A 2018/2019 report by the Banking Standards Board (BSB) published last week shows that only 53% of bankers with concerns about sexual harassment chose to report them, and of those who did, just 57% said they were listened to and taken seriously.
These figures suggest that there is a substantial number of employees who still – over 18 months since the start of the #MeToo movement – feel unable to speak up about sexual harassment; and, for those who do, their concerns are not always appropriately responded to by their employers.
While disappointing, these findings are not entirely surprising. They corroborate what we already know about sexual harassment in the workplace, which is that: (1) it is inextricably linked to culture; (2) tackling the issues requires a cultural change within an organisation; and (3) cultural change takes time, perseverance, and – importantly – buy-in from the top. In other words, merely amending HR policies and documentation is not enough to instigate meaningful change.
There are plenty of strong reasons why directors should not eschew sexual harassment as “just” another HR issue. To name a few:
It is a commercial (and therefore financial) issue. If companies fail to implement the right workplace culture, they will struggle to attract and retain top talent. There is also a serious risk of negative media coverage and long-standing reputational damage and, increasingly, they may find that their clients will not do business with them.
There can also be regulatory implications. Financial services firms will be aware that the FCA (in its letter to the Women and Equalities Committee in September 2018) expressly invited individuals to raise sexual harassment issues with it directly, expressing a particular interest in reports that indicate a firm is “systematically mishandling allegations or incubating a culture of sexual harassment”. In the current regulatory climate, financial services firms will want to do everything they can to avoid being the subject of this type of report.
Sexual harassment – above all – harms victims. Any organisation that values its employees should not tolerate it.
So how can the Board make tackling sexual harassment its priority? We have set out five ideas below:
- Walk the walk
Set an example. Consider reviewing your directors’ service agreements in relation to how sexual harassment and breaches of related policies are treated. Ensure that your company is, as far as possible, not in a position where it would be obliged to pay a senior executive accused of sexual harassment large pay-outs in a severance package. Also, consider the make-up of your board room. Is there an equal representation of males and females? Sexual harassment goes both ways, but equal representation in director positions can engender an environment in which all employees feel safer and empowered to speak up.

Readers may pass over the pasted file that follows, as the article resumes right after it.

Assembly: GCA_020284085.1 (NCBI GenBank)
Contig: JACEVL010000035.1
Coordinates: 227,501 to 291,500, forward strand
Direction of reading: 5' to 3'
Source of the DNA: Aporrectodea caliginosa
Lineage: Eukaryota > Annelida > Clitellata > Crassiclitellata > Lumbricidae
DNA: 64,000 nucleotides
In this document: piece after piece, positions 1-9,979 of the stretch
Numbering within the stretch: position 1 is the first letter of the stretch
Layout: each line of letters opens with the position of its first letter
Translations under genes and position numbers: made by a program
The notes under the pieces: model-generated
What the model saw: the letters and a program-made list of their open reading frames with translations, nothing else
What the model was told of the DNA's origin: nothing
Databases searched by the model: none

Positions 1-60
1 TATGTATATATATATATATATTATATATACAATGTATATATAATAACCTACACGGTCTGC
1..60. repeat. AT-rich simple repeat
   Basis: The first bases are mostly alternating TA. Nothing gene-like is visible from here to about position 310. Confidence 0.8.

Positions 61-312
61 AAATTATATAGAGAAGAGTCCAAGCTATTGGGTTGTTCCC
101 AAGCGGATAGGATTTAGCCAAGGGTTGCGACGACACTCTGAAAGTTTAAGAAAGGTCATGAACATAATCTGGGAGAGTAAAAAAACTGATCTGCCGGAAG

- Start the conversation
Mark Carney (the governor of the Bank of England) commenting on the BSB report said “creating sound cultures” requires “leaders who are prepared to ask uncomfortable questions and more importantly, are prepared to listen to uncomfortable answers”.
Conducting a company-wide cultural audit would be one way to do this. These could involve staff surveys and interviews with key personnel, to draw out the cultural issues from the perspectives of those on the ground. Be prepared and willing to listen to uncomfortable findings. This will allow you to implement bespoke and meaningful changes to improve conduct, culture, and diversity within your business.
- Maintain (and adhere to) a 21st-century sexual harassment policy
Many businesses have recently re-evaluated their sexual harassment policies in response to the #MeToo movement, but it is no good if it is just gathering dust on a shelf. Businesses need to embed fairness and respect within their culture, which means adhering to the policies in practice, as well as providing proper and regular training to employees of all levels.
Meaningful training (and not just as a tick-box exercise) can not only reduce the likelihood of the misconduct taking place; it can engender an environment where both victims and witnesses of harassment feel able to come forward knowing that they will be supported, and effective action will be taken.
- Consider reporting lines
In many cases, employees’ reluctance to speak up stems from a fear it will be held against them. In the BSB survey, this was indeed the most common reason given by employees who had wanted to raise a concern but chose not to.
It is vital that organisations have in place clear and effective reporting procedures, and that reporters feel confident that they are not going to suffer any negative impact as a result of coming forward.
- Ensure that there is just as much focus on listening up as speaking up
The second most commonly cited reason for not raising concern in the BSB survey was the sense that nothing would happen if they did. There has been much focus on the importance of speaking up, but this is just one side of the story.
If employees’ concerns are not listened to and acted on, not only does this defeat the point in the individual making the report but it may dissuade employees from doing the same in the future – proliferating a culture in which sexual harassment is tolerated.
One practical way to prevent this would be to appoint a sexual harassment reporting officer from senior management, responsible for overseeing and ensuring the consistent handling of sexual harassment reports, and to act as a single point of contact and accountability.
The causes for sexual harassment are complex and deeply ingrained, and (sadly) there is no “quick-fix” to eliminate this type of behaviour. By making it their priority, Boards can ensure that they encourage a culture in which harassment, be it by staff or by third parties, is clearly understood to be unacceptable. Over time, this will create an environment where people both speak up and are heard.